Trouble in the Skies

So far in 2020, a difficult year for many, the Taiwanese Air Force has been forced to dispatch just about 3000 times in order to counter intrusions from the PLAAF. This includes intrusions into Taiwan’s southwest ADIZ, and in some instances crossing the median line set in the 1950s. However what is more important to highlight is the frequency in which the PLAAF continues to conduct their exercises, as there have been 17 intrusions in less than a month. This has thus resulted in Taiwan spending more than 850 million USD in dispatching aircraft to conduct joint intelligence operations, surveillance, and combat readiness missions this year. Indeed, Taiwan continues to find itself hardpressed as it must continue to respond to these demonstrations, as no reaction would be seen as a sign of weakness and a possible inability to defend against a strike. 

A Renewed Defense

 Recently, the PLAAF has been so bold as to continue their exercises even during Taiwan’s celebration of National Day by flying a Y-8 anti-submarine aircraft into its air-space. Experts have kept an increasingly close eye on the frequency and location of these intrusions, going back to September when 37 incidents were registered within 2 days of United States Undersecretary of State Keith Krach visit to Taiwan. Furthermore, in the past few days, the United States has gone ahead and pushed its plan to sell seven weapon defense systems to Taiwan, which includes the advanced High Mobility Artillery Rocket System (HIMARS), and the Standoff Land Attack Missile-Expanded Response (SLAM-ER). This defense package also includes an array of MQ-9B SeaGuardian drones and underwater smart mines, all poised to provide a strong defense network against any invasion of the island.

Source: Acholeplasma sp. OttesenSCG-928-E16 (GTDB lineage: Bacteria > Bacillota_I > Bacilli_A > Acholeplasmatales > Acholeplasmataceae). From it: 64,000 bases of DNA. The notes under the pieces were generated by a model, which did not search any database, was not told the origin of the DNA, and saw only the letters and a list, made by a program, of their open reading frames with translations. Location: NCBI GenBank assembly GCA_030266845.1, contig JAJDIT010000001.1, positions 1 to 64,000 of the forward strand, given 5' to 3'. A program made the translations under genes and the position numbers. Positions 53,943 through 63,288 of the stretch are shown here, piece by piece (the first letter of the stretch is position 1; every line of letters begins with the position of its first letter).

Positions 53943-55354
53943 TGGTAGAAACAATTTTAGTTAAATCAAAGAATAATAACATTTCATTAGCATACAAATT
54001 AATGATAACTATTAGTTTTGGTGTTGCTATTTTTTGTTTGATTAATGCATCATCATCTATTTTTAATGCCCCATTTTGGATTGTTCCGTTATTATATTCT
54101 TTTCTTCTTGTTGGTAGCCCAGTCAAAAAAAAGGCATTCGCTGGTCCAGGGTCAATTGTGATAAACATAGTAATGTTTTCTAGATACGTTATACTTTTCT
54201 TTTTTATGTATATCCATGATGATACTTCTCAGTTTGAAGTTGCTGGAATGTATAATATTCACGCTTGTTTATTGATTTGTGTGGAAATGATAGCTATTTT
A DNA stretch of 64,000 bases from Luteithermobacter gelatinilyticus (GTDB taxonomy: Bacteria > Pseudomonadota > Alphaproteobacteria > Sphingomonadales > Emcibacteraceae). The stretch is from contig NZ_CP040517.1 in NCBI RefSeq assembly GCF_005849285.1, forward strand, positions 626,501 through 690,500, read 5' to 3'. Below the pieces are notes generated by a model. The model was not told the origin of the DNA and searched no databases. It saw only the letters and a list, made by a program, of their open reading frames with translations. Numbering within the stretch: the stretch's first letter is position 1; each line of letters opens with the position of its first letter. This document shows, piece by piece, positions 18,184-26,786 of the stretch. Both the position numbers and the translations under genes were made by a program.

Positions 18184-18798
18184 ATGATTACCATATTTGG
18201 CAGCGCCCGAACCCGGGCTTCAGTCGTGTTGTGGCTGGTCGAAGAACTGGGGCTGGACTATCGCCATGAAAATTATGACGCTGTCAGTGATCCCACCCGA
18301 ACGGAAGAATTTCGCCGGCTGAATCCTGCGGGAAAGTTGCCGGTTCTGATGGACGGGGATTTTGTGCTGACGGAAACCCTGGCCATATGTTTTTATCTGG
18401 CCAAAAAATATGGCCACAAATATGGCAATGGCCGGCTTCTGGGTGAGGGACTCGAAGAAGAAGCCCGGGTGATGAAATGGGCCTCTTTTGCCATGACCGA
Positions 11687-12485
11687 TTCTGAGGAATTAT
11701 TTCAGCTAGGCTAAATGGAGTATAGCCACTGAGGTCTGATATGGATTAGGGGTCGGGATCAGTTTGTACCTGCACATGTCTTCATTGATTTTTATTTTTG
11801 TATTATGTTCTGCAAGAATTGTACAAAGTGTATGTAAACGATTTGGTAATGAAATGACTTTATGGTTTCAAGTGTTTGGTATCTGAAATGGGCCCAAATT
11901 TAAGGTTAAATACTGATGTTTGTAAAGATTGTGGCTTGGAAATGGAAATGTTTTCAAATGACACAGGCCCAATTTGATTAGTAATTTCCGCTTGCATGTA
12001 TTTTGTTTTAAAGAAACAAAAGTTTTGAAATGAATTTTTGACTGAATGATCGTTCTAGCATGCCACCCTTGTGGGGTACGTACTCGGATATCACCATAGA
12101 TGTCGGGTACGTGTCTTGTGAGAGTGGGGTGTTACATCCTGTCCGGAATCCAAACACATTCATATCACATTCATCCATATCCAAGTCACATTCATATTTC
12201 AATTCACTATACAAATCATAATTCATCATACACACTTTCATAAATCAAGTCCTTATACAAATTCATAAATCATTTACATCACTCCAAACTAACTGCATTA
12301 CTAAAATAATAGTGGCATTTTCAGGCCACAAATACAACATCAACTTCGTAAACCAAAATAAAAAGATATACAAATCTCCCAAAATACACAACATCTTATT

Fierce debate nevertheless continues over the ability to purchase what is considered the most advanced fighter jet in the world, the F35. Last week an Ex-Pentagon official suggested the possibility of leasing the jets to Taiwan in case of an attack and highlighted the ability of the F35B to take off vertically. This would thus be less of a concern,  seeing that if an attack were to happen, the airports in Taiwan would no doubt be the first targets. It is also very important to mention that the aircraft would not necessarily need to be stationed on the island itself, as there are already a number of planes in nearby Japan.